For BYND, the July options allow a trader to gain exposure to the stock. This trade will be open for about four weeks and allows for traders to turn over capital quickly, potentially compounding gains several times a year.

    A July $165 call option can be bought for about $14.30 and the July $170 call could be sold for about $12.45. This trade would cost $1.85 to open, or $185 since each contract covers 100 shares of stock.

    The amount paid to enter the trade is the largest possible loss on the trade. This is generally true whenever a trader is creating a debit to enter an options trade. “Creating a debit” means there is a cost to enter the trade. You could create a debit by simply buying puts or calls to open a directional trade.

    In this trade, the maximum loss would be equal to the amount spent to open the trade, or $185.

    The maximum gain on the trade is equal to the difference in exercise prices less the amount of the premium paid to open the trade.

    For this trade in BYND, the maximum gain is $3.15 ($170- $165= $5; 5- $1.85 = $3.15). This represents $315 per contract since each contract covers 100 shares.

    Most brokers will require minimum trading capital equal to the risk on the trade, or $185 to open this trade.

    That is a potential gain of about 170% based on the amount risked in the trade. The trade could be closed early if the maximum gain is realized before the options expire.

    A Trade for Short Term Bulls

    As with the ownership of any stock, buying BYND could require a significant amount of capital and exposes the investor to standard risks of owning a stock.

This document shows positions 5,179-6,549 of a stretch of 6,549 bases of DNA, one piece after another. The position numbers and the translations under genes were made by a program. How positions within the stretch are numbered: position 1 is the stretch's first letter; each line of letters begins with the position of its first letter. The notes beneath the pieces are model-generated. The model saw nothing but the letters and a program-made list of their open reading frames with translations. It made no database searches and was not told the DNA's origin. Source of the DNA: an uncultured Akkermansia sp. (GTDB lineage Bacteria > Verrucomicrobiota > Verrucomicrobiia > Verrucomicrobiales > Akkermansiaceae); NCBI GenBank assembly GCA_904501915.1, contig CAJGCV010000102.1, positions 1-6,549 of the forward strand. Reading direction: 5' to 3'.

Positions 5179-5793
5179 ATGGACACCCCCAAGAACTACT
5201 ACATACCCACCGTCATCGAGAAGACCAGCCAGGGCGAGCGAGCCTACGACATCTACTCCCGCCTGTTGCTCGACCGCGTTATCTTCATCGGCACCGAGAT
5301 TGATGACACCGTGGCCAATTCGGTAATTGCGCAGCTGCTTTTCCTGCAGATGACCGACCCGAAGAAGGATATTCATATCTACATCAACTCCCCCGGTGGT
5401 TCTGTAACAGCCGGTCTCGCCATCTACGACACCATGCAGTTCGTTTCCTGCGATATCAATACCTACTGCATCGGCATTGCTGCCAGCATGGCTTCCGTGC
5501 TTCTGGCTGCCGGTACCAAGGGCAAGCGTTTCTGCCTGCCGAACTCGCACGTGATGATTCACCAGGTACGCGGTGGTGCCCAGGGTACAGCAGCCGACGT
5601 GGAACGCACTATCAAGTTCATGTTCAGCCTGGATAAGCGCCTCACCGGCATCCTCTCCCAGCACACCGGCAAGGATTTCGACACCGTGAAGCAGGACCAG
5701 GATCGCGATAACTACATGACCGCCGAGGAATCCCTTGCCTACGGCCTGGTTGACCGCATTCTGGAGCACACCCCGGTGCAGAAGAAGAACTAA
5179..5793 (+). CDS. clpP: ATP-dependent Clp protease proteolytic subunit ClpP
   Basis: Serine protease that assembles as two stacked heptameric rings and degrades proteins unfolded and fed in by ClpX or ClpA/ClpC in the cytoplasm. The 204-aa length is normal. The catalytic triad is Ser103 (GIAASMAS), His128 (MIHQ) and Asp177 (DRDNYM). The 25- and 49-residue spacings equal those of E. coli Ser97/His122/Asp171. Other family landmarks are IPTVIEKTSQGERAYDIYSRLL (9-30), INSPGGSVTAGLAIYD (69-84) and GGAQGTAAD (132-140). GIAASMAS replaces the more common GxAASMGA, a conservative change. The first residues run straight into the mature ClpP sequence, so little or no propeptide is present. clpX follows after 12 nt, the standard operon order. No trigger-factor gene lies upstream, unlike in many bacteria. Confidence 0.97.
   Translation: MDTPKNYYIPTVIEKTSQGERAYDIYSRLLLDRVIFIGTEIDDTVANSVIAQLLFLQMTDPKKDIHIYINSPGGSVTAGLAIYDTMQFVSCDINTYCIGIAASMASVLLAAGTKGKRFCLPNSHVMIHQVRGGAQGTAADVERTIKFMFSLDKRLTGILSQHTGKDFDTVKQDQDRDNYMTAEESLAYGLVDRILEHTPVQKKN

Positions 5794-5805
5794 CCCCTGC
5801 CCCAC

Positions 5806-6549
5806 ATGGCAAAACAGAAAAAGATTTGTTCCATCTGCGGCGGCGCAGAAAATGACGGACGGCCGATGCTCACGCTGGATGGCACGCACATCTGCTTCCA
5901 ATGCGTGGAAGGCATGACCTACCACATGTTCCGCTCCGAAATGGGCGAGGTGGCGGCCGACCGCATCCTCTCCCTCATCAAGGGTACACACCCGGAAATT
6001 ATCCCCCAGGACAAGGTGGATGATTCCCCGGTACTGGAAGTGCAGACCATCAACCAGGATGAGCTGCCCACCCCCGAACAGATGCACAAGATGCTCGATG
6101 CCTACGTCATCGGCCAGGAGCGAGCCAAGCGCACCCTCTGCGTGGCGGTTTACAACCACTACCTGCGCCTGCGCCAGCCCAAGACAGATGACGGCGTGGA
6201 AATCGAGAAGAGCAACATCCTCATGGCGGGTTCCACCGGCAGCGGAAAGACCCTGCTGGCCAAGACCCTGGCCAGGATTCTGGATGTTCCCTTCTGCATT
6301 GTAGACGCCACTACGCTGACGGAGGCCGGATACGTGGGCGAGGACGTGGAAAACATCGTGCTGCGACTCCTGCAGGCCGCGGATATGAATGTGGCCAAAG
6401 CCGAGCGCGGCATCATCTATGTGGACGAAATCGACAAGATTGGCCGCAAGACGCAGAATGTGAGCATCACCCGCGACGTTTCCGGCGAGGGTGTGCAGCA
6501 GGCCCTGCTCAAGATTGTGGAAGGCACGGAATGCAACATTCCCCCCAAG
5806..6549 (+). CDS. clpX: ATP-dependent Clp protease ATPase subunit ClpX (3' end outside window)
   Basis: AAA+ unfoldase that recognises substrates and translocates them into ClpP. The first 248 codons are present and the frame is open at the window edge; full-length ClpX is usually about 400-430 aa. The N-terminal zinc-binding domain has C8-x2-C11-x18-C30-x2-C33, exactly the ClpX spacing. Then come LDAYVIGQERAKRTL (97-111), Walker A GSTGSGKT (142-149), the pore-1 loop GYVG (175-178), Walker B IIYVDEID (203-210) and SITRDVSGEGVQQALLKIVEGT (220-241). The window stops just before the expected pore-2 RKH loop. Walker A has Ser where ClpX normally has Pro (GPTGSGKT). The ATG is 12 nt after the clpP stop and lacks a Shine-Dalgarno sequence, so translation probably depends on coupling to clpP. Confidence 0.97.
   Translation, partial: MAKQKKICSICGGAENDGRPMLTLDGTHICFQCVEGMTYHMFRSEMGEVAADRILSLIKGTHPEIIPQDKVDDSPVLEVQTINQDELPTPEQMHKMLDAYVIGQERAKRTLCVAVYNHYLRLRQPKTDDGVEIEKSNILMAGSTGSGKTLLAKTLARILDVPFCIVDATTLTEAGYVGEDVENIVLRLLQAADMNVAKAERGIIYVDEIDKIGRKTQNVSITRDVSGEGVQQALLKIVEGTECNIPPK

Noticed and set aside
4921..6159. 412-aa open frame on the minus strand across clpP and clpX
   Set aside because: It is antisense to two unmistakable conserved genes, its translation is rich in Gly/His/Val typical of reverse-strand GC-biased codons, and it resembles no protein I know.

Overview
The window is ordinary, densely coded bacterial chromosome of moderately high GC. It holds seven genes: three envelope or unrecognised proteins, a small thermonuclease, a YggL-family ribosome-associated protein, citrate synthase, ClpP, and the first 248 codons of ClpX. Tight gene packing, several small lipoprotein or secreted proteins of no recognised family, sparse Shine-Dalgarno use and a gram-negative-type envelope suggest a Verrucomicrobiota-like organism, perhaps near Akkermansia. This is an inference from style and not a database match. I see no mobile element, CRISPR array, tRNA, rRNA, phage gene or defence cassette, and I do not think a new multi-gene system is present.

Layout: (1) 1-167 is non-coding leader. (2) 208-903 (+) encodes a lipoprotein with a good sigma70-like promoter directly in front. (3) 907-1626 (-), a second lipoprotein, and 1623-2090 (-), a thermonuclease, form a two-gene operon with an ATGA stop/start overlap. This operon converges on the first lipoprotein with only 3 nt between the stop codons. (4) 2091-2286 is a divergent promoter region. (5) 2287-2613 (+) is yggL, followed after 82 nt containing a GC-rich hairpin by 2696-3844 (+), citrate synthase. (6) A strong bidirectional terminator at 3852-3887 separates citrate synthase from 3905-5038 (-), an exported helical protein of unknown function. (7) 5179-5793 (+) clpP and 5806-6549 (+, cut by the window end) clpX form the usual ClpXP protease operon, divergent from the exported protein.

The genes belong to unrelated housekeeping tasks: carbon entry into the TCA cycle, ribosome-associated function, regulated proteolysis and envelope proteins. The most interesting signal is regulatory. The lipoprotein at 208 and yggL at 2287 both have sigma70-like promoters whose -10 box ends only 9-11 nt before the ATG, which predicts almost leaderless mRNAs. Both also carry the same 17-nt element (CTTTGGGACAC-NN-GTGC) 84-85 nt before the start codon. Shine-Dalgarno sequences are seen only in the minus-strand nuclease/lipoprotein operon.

To reduce the risks of a trade, an investor could purchase a call option. This allows them to benefit from upside moves in the stock while limiting risk to the amount paid for the options. However, buying a call option can also require a significant amount of capital and includes the risk of a 100% loss.

    Whenever an option is bought, the maximum risk is always equal to 100% of the amount of spent to purchase the option. Since options cost significantly less than a stock, the risk in dollar terms will usually be relatively small to own an option.

    To further limit the risks of the trade, an investor could use a bull call spread. This strategy consists of buying one call option and selling another at a higher strike price to help pay for the cost of buying the first call. The spread strategy always reduces the risk of an options trade.

    This strategy is designed to profit from a gain in the underlying stock’s price but  the benefit of avoiding the large up-front capital outlay and downside risk of outright stock ownership. The potential risks and rewards of this strategy are summarized in the chart below.

    bull call spread

    Source: The Options Industry Council

    Both the potential profit and loss for the bull call spread are limited. The maximum loss is equal to the net premium paid when the trade is opened. The maximum profit is limited to the difference between the strike prices, less the debit paid to put on the position.

    This strategy could be especially appealing with high priced stocks where the share price and options premiums are often a significant commitment of capital for smaller investors.